The case for the "second-hand" closet

Reusing and recycling clothes have become more common and accepted as consumers are attracted to a sustainable and minimalistic closet. Although my viewpoints of consignment or second hand clothing are now positive, that wasn't always the case. I used to scowl at the idea of wearing someone else's hand-me-downs or old jeans. I rarely liked walking into a thrift store or searching through consignment racks.

As I've pondered the "why" of responsible style, my opinions have changed by seeing the true value these shops have for the fashion consumer. Since the start of 2017, I'm fully embracing the idea that the 90's "mom jeans" are making a come back and bringing past styles back into our closets may be even better than shopping new. The key that seems to be present in wearing those older pieces is how to restyle them with our current wardrobes.


Whenever I find a vintage piece like the oversized blazer above- I always look to layering. Whether that's with accessories or layered items of clothing like extra sweaters, flowy tops, or scarves. There's a lot of room to play and make fun choices to recreate your closet in a fun and sustainable way.

So for those of you that are looking to be more sustainable and ethical with your purchases- consignment, thrifting, vintage shopping as well as reusing the pieces in your closet are the way to go. You save money AND help awesome causes like protecting the environment and promoting ethical fashion.


I had a friend recently ask me, why shopping consignment can make a difference as an ethical shopper - Aren't they just the same brands that may be causing problems for not being transparent or ethically focused?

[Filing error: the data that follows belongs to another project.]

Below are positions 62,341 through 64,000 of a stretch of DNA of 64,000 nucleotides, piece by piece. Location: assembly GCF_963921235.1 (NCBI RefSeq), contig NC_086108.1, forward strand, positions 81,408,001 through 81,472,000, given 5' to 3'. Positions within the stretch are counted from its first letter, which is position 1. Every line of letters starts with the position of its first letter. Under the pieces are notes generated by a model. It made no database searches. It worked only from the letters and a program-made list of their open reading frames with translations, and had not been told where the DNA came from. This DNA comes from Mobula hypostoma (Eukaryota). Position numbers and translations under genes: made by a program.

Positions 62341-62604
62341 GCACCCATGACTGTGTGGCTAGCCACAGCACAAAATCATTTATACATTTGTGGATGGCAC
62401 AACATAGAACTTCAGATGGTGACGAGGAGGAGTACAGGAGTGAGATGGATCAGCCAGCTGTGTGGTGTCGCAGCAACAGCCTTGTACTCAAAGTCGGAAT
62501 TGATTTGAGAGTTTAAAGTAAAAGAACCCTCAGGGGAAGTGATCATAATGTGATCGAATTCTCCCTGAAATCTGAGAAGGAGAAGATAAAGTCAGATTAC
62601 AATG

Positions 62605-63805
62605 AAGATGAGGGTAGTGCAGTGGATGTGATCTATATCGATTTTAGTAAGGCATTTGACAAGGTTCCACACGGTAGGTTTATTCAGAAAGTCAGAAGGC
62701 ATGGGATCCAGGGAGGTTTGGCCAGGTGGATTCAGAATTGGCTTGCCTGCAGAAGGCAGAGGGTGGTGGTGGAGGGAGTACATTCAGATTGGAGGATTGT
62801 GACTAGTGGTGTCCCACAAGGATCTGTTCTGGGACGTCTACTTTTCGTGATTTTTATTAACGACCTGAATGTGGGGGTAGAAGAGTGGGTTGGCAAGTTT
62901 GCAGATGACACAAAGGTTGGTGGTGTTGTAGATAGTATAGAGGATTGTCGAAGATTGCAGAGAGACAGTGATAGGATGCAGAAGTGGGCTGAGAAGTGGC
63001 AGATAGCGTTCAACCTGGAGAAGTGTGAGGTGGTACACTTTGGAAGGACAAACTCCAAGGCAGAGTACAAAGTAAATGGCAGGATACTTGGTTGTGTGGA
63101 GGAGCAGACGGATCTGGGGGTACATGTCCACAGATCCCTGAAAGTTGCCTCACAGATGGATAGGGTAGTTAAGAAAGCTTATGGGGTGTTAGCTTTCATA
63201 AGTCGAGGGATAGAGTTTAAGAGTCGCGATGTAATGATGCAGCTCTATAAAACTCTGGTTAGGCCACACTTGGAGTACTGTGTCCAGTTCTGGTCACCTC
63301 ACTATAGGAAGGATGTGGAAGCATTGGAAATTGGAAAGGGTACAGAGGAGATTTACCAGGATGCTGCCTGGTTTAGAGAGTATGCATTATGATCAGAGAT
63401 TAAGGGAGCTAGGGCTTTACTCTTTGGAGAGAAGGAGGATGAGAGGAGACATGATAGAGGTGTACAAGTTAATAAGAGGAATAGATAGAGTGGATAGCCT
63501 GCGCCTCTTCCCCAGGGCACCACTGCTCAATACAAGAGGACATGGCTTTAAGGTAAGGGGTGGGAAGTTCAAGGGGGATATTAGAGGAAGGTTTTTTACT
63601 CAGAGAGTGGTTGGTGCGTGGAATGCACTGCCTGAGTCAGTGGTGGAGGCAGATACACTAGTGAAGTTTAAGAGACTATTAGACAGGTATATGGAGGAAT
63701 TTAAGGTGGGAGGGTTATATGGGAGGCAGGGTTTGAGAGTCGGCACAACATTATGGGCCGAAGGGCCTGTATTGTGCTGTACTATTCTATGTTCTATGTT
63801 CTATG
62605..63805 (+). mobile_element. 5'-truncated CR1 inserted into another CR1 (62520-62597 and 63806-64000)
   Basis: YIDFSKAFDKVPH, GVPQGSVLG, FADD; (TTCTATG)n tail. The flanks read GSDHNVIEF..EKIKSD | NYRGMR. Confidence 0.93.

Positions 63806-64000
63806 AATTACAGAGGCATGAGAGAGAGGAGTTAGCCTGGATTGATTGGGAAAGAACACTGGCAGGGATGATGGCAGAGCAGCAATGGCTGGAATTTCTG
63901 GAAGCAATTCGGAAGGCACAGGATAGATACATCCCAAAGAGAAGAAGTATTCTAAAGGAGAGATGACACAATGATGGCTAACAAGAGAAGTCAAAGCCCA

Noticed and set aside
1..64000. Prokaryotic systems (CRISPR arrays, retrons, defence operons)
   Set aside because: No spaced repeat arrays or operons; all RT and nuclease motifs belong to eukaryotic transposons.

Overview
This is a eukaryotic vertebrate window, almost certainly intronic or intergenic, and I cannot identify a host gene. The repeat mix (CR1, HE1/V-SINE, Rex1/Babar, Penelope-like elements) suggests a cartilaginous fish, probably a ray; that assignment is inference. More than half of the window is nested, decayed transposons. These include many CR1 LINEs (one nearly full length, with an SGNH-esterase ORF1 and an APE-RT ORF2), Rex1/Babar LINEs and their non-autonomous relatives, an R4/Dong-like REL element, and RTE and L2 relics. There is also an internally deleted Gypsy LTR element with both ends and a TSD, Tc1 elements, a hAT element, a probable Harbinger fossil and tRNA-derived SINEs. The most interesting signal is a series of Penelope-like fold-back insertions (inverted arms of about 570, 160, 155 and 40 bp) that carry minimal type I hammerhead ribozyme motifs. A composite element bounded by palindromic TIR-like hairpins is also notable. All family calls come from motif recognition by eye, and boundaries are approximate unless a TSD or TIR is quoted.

It's true - a lot of the brands that consignment stores hold are large companies that sell millions of garments per year like fast fashion retailers, H&M, Old Navy, Ann Taylor, Zara and even Anthropologie. But the importance of shopping consignment is that it slows down the consumer cycle.


This leads to the biggest not-so-secret fact behind these large companies, is that if the shopper doesn't buy... the company doesn't make money. Not a shocker right? But the bigger detail is - we as consumers have the power to sway what the company creates and sells, simply with our wallets! If we don't buy, they don't use the factory that doesn't pay it's workers fairly. Or if we don't buy, the retailer will have to switch gears to make their product better for the environment.

So with shopping these larger, fast fashion brands by consignment and second hand, we shop to slow down the waste factor in the cycle that these companies continue to create. And that's how second-hand shopping and restyling can make such a big difference. This season, we can make a conscious effort to try shopping second hand through vintage, consignment or even your mother's closet! You will be helping to make a small impact for the ethical fashion industry.